Mahjong is a game for 4 players originally created in China. There are various myths about its invention – suggesting it dates back to the time of Confucius, but the first written account outside of China was in 1895 by an American anthropologist. This was followed by other accounts of the game and resulted in mahjong sets being imported into the United States in 1920 where they were originally retailed by Abercrombie & Fitch. In the same year Joseph Park Babcock published the “Red Book” or “Rules of Mah-Jongg”. Mahjong quickly became so popular that songwriters even wrote songs about the game!
Mahjong uses a set of 144 tiles to play with, and in its original 4-player form was also played competitively and for money – similar to poker. The game has remained popular across the Far East to this day.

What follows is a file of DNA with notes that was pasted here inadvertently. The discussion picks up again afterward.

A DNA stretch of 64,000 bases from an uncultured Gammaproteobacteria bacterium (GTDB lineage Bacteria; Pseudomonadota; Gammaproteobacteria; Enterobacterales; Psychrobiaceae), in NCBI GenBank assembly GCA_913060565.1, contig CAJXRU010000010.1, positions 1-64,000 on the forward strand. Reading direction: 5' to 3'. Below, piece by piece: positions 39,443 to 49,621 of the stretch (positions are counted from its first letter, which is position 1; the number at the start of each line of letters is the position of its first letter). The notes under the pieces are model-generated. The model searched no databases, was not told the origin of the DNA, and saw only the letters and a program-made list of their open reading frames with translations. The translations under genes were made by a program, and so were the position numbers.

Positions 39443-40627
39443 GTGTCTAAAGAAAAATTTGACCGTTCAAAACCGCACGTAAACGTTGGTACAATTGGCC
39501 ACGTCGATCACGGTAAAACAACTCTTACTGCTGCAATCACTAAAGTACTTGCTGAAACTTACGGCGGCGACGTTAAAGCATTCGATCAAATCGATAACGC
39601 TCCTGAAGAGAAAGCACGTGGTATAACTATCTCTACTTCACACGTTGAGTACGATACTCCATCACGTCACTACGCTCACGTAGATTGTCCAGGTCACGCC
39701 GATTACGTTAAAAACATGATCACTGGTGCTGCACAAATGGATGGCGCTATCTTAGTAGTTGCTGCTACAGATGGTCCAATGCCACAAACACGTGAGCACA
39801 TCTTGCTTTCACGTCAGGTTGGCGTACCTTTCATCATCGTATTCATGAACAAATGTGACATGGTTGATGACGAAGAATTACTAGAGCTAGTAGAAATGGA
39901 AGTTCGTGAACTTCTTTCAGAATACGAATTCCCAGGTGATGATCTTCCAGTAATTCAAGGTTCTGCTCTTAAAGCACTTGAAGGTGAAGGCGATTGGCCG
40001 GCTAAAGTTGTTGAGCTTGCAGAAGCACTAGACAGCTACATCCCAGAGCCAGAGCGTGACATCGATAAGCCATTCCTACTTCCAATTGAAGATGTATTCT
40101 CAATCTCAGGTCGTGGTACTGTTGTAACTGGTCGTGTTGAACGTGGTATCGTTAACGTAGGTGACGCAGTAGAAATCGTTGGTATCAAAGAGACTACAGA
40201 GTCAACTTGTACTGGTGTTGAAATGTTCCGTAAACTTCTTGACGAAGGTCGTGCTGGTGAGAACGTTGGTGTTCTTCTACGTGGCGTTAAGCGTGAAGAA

Mahjong Solitaire is a simpler, single player game, also known as Shanghai Solitaire, and allows players to enjoy a simple, relaxing game on their own, just using the Mahjong tile set. Mahjong Solitaire began life as a computer game. It’s invention is credited to Brodie Lockard back in 1981, when he created it for the PLATO computer system. It was named Mah-Jongg, and Lockard claimed it was based on an old Chinese game called “The Turtle”. Two years later Control Data Corporation released a paid-for version of the game online, but it wasn’t until Activision release ‘Shanghai’ in 1986 that the game began to gather a following. Developed, again, by Brodie Lockard, ‘Shanghai’ was bundled with the Apple Macintosh and Apple IIgs, and around 10 million copies were sold across various platforms. Activision trademarked the name ‘Shanghai’. A version of the game, created by David Norris, was named ‘Taipei’ and went on to be included in Microsoft’s Entertainment Pack for Windows 3.x in 1990 and premium editions of Windows Vista now include a version of this game called ‘Mahjong Titans’.